another good piece on racist casting of the last airbender

I saw The Last Airbender last night. I'm still collecting my thoughts, and will post something resembling a review later in the day, but I just wanted to share this article that Roger Ebert posted on his Twitter, calling it "the best writing I've seen on the racist casting of The Last Airbender: FacePainting.
Indian-American director M. Night Shyamalan has consistently defended the movie as "diverse" much in the same vein of Paramount's assertions, citing that the production team took careful means to create a film rich in Asian culture and aesthetics – and like the studio, not once has he addressed the bigger issue at hand, that White actors have been favored over Asian actors to play Asian characters.

He completely misses the point about ethnic and racial diversity: dress it up all you want, but at the end of the day it's Yellowface all over again. It's an insult to assume that Asians and Asian Americans will be ok with White actors once again taking on the starring roles that are Asian archetypes, and worse that Shyamalan seems peachy keen on the whole premise.

Shyamalan has even stated that he desired to work with Nicola Peltz, the Caucasian actress slated to play the water bender Katara. This statement highlights my other postulate the Shyamalan is not a dumbfounded, overridden director force fed to direct a Yellowface film – that instead he obviously had a say in who he wanted casted, that he fully endorse White actors over Asian actors to play the main parts.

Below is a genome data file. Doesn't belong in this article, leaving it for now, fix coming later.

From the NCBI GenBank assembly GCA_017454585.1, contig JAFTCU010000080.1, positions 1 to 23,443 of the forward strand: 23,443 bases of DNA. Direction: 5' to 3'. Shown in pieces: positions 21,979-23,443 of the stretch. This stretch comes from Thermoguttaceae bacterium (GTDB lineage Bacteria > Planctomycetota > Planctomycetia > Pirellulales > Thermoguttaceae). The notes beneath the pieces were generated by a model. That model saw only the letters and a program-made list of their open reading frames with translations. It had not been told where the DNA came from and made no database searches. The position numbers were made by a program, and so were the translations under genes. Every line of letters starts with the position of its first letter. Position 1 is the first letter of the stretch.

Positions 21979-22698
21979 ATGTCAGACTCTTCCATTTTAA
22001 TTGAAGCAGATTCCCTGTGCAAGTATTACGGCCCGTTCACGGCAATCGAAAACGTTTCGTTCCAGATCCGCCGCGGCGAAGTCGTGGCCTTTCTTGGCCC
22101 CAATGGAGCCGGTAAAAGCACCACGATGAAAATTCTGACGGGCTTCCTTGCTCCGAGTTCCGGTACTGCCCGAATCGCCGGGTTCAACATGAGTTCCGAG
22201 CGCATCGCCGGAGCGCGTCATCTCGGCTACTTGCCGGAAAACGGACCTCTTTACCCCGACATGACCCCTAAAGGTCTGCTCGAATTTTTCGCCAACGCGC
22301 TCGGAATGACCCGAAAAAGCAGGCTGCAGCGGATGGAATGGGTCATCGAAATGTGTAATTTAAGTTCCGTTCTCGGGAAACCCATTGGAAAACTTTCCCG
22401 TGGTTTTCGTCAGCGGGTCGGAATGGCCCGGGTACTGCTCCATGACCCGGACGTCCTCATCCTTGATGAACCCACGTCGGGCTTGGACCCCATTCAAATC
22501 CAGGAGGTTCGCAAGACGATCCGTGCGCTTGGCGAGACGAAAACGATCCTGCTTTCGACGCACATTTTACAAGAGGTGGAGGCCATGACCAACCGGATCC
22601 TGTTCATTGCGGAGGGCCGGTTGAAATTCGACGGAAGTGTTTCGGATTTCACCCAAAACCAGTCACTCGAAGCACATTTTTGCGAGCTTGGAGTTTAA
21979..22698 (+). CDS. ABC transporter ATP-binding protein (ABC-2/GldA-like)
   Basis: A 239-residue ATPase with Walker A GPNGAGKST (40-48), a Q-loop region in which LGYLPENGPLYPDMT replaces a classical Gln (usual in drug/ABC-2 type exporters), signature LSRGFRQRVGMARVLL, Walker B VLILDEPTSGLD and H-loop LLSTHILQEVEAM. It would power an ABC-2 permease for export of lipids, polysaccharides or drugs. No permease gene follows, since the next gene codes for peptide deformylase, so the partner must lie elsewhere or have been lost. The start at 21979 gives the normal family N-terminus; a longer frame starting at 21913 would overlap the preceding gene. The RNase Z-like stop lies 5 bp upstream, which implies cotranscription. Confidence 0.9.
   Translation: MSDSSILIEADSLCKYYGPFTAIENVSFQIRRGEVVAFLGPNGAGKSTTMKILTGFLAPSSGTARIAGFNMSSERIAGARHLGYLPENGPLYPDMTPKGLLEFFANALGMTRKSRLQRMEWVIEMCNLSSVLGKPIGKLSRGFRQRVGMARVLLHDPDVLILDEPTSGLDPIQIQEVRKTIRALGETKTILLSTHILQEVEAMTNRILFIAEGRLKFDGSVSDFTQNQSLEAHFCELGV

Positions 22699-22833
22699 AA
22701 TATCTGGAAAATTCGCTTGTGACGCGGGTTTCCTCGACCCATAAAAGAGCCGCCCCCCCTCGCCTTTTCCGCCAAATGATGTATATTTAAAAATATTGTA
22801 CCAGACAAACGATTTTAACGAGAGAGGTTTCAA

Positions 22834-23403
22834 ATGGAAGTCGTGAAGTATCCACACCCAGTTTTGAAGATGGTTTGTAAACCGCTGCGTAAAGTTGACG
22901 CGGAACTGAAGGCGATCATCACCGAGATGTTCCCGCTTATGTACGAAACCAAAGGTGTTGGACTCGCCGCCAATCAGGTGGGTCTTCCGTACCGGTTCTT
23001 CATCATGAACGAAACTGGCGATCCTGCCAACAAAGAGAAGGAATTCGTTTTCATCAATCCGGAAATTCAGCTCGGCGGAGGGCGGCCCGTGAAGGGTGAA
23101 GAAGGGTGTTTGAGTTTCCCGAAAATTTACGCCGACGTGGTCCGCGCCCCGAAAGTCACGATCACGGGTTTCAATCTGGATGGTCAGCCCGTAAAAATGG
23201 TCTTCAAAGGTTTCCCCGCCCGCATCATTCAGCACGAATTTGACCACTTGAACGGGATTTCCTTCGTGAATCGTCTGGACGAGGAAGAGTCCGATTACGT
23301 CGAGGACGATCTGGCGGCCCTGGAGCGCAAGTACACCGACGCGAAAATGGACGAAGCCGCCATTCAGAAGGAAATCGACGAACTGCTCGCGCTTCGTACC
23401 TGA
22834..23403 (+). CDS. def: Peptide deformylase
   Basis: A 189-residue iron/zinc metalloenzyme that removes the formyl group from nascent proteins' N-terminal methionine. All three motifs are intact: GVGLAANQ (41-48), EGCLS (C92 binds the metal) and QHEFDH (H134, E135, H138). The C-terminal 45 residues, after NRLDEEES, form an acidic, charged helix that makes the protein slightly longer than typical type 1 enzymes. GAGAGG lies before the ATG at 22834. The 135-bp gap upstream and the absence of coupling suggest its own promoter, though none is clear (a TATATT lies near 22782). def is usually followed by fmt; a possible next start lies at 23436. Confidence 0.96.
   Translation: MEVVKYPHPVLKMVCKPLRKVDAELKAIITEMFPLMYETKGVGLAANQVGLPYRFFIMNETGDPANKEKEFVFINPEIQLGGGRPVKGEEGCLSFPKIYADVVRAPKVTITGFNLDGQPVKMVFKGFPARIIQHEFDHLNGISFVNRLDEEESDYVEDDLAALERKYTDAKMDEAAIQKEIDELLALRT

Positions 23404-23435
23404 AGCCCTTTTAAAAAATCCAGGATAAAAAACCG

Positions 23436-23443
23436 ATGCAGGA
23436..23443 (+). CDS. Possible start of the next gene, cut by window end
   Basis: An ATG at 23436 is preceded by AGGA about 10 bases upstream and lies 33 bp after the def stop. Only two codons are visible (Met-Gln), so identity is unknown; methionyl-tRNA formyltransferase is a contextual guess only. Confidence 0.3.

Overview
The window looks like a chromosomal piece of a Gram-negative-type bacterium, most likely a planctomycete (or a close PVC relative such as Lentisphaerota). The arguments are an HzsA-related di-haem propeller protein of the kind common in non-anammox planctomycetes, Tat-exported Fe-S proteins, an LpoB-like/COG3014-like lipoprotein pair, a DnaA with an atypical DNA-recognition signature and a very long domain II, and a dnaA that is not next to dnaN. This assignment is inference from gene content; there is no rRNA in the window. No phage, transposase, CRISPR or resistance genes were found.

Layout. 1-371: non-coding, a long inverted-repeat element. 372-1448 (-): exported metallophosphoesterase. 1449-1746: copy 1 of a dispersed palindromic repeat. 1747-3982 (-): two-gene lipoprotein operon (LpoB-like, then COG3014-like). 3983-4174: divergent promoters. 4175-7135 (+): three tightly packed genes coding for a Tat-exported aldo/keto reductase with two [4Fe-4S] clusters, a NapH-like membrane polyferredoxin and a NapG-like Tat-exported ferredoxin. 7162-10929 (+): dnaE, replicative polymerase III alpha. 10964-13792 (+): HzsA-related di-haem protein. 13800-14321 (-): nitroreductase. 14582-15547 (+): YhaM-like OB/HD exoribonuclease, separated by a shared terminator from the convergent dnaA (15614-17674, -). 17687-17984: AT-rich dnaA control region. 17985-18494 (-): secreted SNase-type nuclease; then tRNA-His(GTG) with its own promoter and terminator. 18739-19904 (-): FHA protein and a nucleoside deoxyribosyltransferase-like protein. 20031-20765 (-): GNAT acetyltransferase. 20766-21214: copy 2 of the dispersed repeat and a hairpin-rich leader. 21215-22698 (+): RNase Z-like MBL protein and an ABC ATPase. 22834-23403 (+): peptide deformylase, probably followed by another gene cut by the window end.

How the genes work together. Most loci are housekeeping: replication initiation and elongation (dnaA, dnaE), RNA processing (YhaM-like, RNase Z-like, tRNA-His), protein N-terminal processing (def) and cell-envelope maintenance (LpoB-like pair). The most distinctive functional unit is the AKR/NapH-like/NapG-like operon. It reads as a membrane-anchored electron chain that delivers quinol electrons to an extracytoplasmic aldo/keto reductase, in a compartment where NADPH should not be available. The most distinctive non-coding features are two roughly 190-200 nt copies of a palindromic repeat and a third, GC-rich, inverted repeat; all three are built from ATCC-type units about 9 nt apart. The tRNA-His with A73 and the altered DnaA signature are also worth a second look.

Was he bought? Is he oblivious to the institutionalized racism he's endorsing? Or is it a bit of both? Whatever the reason, it's clear Shyamalan is in love with his cinematic vision despite the social implications at hand, and for that I've lost all respect for him, especially considering that he himself is a minority director and would presumably empathize with minority actors barred from acting roles due to Hollywood's underlying racial assumptions. As of now, this director is unredeemable – in screenwriting, in career, and in a self-indulgent streak that ignores world issues for his own self-fulfillment. This is simply shameless.
I have to agree with this assessment -- it doesn't seem like Shyamalan has "sold out." Rather, he's completely oblivious to the larger issues at hand with this movie. Anyway, it's a well-written, thoughtful piece that you should forward to anyone who has a hard time grasping what the fuss over this movie is all about. Read the full post by Q. Le here.

UPDATE: I have to add Roger Ebert's scathing review of The Last Airbender, which has no love for the movie. Here's the opening paragraph:
The Last Airbender" is an agonizing experience in every category I can think of and others still waiting to be invented. The laws of chance suggest that something should have gone right. Not here. It puts a nail in the coffin of low-rent 3D, but it will need a lot more coffins than that.
He gives it half a star. It's a highly enjoyable read from beginning to end: THE LAST AIRBENDER.

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